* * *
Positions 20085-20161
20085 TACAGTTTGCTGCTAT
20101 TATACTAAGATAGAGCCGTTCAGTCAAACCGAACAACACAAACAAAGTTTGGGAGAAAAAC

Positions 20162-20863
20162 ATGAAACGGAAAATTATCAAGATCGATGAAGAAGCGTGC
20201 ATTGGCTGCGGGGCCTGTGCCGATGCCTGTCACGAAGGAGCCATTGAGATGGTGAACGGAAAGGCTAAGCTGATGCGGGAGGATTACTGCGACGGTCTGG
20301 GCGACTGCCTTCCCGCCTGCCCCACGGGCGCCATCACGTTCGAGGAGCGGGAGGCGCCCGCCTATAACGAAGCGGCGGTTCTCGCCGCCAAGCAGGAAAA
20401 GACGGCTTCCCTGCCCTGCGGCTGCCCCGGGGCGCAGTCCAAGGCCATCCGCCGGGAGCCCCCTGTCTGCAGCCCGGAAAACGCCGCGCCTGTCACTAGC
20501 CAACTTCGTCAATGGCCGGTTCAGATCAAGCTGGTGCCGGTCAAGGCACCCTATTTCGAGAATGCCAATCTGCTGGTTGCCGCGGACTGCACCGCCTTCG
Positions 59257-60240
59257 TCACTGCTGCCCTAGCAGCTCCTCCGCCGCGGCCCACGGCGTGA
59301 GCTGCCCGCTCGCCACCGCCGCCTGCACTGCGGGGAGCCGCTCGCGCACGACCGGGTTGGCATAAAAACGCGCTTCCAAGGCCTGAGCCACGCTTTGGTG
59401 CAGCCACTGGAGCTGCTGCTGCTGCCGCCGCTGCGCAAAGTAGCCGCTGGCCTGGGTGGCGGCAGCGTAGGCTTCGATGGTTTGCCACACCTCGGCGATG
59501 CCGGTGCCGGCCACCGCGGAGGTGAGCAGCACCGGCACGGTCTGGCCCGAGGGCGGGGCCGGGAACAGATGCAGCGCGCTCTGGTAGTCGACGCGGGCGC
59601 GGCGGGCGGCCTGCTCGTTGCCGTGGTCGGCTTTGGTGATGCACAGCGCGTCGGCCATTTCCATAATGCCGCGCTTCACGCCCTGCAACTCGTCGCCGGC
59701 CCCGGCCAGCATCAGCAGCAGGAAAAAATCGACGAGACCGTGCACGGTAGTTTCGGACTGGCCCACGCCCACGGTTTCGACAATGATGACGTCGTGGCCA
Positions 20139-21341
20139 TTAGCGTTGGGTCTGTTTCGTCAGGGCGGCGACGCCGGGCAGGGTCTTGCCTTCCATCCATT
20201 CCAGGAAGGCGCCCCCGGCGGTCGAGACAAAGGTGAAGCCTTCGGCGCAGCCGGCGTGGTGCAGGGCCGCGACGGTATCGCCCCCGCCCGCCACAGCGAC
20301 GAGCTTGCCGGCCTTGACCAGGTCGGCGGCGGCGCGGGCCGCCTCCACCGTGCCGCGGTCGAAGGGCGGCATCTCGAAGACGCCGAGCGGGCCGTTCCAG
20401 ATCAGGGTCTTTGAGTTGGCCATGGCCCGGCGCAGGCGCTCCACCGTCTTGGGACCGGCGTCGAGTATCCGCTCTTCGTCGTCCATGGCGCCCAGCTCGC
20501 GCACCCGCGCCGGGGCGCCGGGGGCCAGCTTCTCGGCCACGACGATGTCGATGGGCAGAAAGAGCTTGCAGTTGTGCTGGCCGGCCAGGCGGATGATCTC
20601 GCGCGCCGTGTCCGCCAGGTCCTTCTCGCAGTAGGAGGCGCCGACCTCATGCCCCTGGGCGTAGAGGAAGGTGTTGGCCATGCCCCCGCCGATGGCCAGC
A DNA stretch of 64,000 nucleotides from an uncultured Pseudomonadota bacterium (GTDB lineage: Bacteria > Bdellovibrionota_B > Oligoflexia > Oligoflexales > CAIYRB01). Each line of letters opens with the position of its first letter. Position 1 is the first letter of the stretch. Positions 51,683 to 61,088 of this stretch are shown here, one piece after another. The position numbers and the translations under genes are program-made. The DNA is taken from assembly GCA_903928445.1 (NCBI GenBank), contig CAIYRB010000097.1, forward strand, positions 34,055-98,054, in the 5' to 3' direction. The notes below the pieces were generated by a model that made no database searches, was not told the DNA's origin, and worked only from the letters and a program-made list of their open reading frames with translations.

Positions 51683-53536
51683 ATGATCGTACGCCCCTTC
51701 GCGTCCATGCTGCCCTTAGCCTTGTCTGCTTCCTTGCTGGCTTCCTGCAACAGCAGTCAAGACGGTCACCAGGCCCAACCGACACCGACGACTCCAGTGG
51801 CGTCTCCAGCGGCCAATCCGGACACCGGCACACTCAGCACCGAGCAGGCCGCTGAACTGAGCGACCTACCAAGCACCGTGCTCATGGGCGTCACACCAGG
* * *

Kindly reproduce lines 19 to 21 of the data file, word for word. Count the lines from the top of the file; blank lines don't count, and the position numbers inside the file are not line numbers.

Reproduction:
20201 CCAGGAAGGCGCCCCCGGCGGTCGAGACAAAGGTGAAGCCTTCGGCGCAGCCGGCGTGGTGCAGGGCCGCGACGGTATCGCCCCCGCCCGCCACAGCGAC
20301 GAGCTTGCCGGCCTTGACCAGGTCGGCGGCGGCGCGGGCCGCCTCCACCGTGCCGCGGTCGAAGGGCGGCATCTCGAAGACGCCGAGCGGGCCGTTCCAG
20401 ATCAGGGTCTTTGAGTTGGCCATGGCCCGGCGCAGGCGCTCCACCGTCTTGGGACCGGCGTCGAGTATCCGCTCTTCGTCGTCCATGGCGCCCAGCTCGC